Last edited by AndrewHunter; 09-21-2011 at 09:59 AM.
    Quote Originally Posted by anduril462 View Post
    Now, please, for the love of all things good and holy, think about what you're doing! Don't just run around willy-nilly, coding like a drunk two-year-old....
    Quote Originally Posted by quzah View Post
    ..... Just don't be surprised when I say you aren't using standard C anymore, and as such,are off in your own little universe that I will completely disregard.
    Warning: Some or all of my posted code may be non-standard and as such should not be used and in no case looked at.

  11. #26
    Banned
    Join Date
    Aug 2010
    Location
    Ontario Canada
    Posts
    9,547
    @jackson6612 ... Have they gotten you adequately confused yet?

    Preprocessor statements such as #define, #include, #ifdef, etc. are not source code and probably should not be included in source code... What they do is give the compiler instructions on how to see your code while compiling it. I always make it a rule that *whenever possible* the preprocessor stuff should be at the top of the page, outside of any code... So...
    Code:
    //define_pi.cpp
    // learning to use #define on Pi
    
    #include <iostream>
    #include <cstdlib>
    #include <cmath>
    
    #define pi 3.142
    
    
    using namespace std;
    
    int main()
    {
        float r, area;
        cout << "enter radius"; cin >> r;
    
        area = 2*pi*r;
    
        cout << "area is: " << area << endl;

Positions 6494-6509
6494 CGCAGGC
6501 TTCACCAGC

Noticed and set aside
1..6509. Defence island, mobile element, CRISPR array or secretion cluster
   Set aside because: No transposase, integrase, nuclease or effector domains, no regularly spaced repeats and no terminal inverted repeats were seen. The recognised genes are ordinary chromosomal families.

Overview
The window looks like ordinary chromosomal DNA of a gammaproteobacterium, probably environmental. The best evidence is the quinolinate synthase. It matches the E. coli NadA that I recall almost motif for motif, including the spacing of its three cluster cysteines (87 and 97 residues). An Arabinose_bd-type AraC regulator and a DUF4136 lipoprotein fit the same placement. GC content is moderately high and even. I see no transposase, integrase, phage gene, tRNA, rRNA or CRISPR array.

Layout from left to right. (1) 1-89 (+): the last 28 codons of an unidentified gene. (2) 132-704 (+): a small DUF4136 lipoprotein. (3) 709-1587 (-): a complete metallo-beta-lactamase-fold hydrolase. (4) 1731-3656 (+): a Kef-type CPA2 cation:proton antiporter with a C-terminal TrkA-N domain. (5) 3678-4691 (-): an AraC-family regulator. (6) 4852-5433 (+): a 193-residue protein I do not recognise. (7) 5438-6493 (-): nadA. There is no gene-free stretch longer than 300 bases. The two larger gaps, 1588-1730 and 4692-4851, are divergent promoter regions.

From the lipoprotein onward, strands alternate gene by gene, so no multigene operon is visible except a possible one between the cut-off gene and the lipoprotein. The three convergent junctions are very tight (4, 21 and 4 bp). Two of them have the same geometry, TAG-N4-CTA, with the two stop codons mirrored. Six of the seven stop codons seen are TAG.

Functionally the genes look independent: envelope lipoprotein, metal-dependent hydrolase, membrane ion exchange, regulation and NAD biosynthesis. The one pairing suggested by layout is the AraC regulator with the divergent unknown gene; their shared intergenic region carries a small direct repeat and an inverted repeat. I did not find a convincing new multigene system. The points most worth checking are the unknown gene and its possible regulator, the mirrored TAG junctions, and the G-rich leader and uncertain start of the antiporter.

system("pause");
        return 0;
    }

  12. #27
    Registered User
    Join Date
    Mar 2011
    Posts
    254
    Thank you.
    I'm an outright beginner. Using Win XP Pro and Code::Blocks. Be nice to me, please.

Page 2 of 2 FirstFirst 12
Popular pages Recent additions subscribe to a feed

Similar Threads

  1. #define
    By Johnathan1707 in forum C Programming
    Replies: 3
    Last Post: 08-02-2009, 09:10 AM
  2. difference between #define and #define ()
    By bored_guy in forum C Programming
    Replies: 8
    Last Post: 07-20-2009, 06:58 PM
  3. #define
    By tikelele in forum C Programming
    Replies: 2
    Last Post: 12-01-2007, 10:43 PM
  4. Learning Dos and learning Windows
    By blankstare77 in forum C++ Programming
    Replies: 8
    Last Post: 07-31-2005, 03:48 PM
  5. API learning reference (for those who are learning)
    By steve_i83 in forum Windows Programming
    Replies: 1
    Last Post: 11-04-2001, 12:58 AM

1 2 3 4 5 6 7 8 9 10 11 12 13 14 15 16 17 18 19 20 21